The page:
- Ease of link selection. Mobile sites that have links far enough apart to easily tap.
It’s well known that Google and most developers recommend responsive design over other architecture. Though, there’s some indications as long as the above three qualifications are met, Google may give a pass on architecture where SERP is concerned.
Take the Google mobile-friendly test for your own Website!
Google (and everyone else) has recommended you take the mobile-friendly test to see how your site will do. While this is the most direct step you can take prior to the update, beware that this is more forecast than certainty.
A look in Google forums reveals quirks. For example, one user queried why test results showed his site was mobile-friendly when his site didn’t match any of Google’s mobile-friendly criteria. Another commenter noted he had completed the updates required, but the test still showed the site was not mobile-friendly.
Triage Steps You Can Take
If you don’t see that “mobile friendly” label and/or fail the mobile-friendly test, there are a few triage steps you can take to help lessen the blow. Google provides a list of mistakes you can rectify – that’s a good starting place this late in the game.
Here are some other tips and resources:
- Your CMS might help! Google provides a linked list for common software many businesses use to build their sites. According to one study, 93 percent of small businesses in the last three years were not mobile ready. The good news is many small businesses opt for content management systems like WordPress, Drupal and Joomla, all listed here. Check out the list and instructions for each; it can be as simple as a plug-in to make a site more mobile-friendly and at least passable.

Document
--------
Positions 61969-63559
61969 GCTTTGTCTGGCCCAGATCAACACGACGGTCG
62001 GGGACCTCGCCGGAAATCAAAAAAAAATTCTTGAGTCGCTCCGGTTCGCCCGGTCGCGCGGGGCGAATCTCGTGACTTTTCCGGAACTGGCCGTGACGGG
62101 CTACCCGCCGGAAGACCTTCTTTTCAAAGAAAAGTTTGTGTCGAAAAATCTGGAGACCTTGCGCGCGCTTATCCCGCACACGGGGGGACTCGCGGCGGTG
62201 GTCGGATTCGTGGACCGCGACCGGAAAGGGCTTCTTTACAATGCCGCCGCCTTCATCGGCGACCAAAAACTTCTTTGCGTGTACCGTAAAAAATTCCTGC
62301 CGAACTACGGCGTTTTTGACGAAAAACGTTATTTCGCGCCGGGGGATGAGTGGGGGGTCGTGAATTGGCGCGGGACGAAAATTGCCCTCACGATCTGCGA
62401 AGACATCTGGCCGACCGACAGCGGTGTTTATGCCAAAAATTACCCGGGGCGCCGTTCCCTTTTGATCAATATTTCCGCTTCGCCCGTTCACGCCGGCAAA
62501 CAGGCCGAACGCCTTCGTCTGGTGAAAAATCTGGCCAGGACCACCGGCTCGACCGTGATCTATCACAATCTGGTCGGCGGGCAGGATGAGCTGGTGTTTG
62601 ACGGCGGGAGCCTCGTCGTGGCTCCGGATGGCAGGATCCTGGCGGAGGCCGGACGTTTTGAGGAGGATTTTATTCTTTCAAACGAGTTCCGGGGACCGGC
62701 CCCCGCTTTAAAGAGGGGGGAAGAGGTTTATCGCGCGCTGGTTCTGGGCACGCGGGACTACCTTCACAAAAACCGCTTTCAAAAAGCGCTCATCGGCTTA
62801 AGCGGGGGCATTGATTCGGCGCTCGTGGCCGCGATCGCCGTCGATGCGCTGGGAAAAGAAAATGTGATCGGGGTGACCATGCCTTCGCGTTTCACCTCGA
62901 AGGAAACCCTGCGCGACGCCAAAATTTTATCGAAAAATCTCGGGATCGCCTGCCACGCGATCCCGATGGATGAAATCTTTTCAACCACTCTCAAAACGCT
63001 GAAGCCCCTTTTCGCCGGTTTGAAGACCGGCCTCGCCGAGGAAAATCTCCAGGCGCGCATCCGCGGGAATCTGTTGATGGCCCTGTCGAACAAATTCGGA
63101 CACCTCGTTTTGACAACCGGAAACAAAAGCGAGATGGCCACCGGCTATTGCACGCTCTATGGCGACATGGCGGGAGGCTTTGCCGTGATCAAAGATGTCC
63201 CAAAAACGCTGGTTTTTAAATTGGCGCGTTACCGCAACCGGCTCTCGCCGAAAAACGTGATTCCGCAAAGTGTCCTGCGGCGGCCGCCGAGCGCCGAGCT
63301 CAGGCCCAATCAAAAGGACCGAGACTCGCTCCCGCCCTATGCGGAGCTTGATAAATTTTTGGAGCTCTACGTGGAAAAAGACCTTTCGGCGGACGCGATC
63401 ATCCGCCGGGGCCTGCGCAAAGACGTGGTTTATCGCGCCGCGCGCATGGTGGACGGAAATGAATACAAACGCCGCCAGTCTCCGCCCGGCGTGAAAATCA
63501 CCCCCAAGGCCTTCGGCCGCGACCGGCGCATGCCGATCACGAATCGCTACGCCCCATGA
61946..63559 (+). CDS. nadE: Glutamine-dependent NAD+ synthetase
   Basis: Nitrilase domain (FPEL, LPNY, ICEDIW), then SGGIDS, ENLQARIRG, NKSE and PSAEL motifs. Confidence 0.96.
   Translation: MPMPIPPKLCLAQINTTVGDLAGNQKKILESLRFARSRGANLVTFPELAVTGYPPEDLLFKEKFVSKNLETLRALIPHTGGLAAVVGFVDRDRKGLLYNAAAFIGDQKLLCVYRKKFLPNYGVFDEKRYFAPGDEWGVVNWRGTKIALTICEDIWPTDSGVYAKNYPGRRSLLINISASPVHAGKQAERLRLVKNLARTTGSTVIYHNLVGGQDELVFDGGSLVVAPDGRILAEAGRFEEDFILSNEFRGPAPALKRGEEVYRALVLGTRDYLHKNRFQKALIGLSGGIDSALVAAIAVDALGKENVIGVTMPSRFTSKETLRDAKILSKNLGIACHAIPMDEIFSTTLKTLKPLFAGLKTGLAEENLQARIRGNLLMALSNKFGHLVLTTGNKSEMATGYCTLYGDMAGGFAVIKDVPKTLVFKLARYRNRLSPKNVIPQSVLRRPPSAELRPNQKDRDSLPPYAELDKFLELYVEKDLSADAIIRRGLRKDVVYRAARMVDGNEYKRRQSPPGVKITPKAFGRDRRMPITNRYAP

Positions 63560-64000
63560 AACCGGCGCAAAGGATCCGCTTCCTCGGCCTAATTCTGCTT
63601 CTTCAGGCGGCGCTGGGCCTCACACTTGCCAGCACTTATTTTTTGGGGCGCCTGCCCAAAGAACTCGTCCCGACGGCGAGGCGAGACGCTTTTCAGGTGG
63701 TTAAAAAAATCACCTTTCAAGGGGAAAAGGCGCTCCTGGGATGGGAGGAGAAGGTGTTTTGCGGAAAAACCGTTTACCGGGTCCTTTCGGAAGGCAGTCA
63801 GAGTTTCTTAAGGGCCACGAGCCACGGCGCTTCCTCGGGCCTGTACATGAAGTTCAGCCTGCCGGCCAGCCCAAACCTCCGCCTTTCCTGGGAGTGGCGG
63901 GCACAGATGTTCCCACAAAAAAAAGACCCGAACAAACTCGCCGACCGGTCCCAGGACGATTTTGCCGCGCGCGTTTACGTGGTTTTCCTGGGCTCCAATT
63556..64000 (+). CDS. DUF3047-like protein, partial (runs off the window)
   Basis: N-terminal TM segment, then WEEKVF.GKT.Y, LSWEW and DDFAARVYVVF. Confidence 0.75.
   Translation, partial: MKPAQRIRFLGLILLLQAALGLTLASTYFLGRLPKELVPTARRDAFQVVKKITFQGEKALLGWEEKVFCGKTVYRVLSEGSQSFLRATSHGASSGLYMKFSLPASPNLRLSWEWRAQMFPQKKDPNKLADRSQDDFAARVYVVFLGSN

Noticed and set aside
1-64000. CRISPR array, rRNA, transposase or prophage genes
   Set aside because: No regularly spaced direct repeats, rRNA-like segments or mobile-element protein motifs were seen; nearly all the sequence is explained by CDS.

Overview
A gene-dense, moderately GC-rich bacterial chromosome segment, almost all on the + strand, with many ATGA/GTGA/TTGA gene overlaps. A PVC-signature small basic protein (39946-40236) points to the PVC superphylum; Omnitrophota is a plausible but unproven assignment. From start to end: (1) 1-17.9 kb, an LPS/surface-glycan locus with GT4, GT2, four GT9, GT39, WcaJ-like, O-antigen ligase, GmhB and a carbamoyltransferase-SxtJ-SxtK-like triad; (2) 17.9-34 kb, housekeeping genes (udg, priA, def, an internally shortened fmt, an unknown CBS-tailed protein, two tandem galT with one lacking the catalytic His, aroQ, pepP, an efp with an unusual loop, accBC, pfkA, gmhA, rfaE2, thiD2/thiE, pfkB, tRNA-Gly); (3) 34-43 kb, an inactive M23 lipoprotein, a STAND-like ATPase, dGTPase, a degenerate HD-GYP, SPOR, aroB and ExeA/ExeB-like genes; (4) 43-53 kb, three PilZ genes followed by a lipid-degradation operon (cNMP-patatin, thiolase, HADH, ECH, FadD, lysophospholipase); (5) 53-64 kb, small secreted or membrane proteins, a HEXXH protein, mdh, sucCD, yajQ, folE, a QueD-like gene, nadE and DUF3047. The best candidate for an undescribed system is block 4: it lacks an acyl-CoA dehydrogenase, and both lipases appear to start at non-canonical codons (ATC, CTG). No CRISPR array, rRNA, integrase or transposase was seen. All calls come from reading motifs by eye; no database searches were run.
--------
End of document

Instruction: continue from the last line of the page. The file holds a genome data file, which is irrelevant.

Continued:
- Fix Top Traffic Pages First: Whether you have a responsive or dedicated site, note your high-traffic pages, then use Google’s “Fetch as Google” tool to see how Google renders your site and reads Java, CSS and images files, a factor that’s important in creating a mobile-friendly site. It’s a way to target and focus on fixing key pages on your site prior to the update, making it easier for Google to index them.
- Use Redirects if Needed: If you have a dedicated mobile site, you can take the same approach for top traffic or conversion pages on your site, by making sure they re-direct to the mobile page equivalent. You can do this quick-fix approach for each error. This isn’t optimal, as you want to fix all “faulty redirects,” but it will help your site display in mobile results, while you continue to make updates.
Stay Calm and SEO On
While this latest Google mobile-friendly update is just around the corner, making a strategic start by focusing on key pages on your site might be your best bet. Thereafter, make it a priority to optimize your site and make it truly mobile-friendly. If your team does not know how to do this, then find an agency or consultant to help you. There are so many experts out there that do this for a living!
On the eve of “Mobilegeddon,” keep calm and SEO on!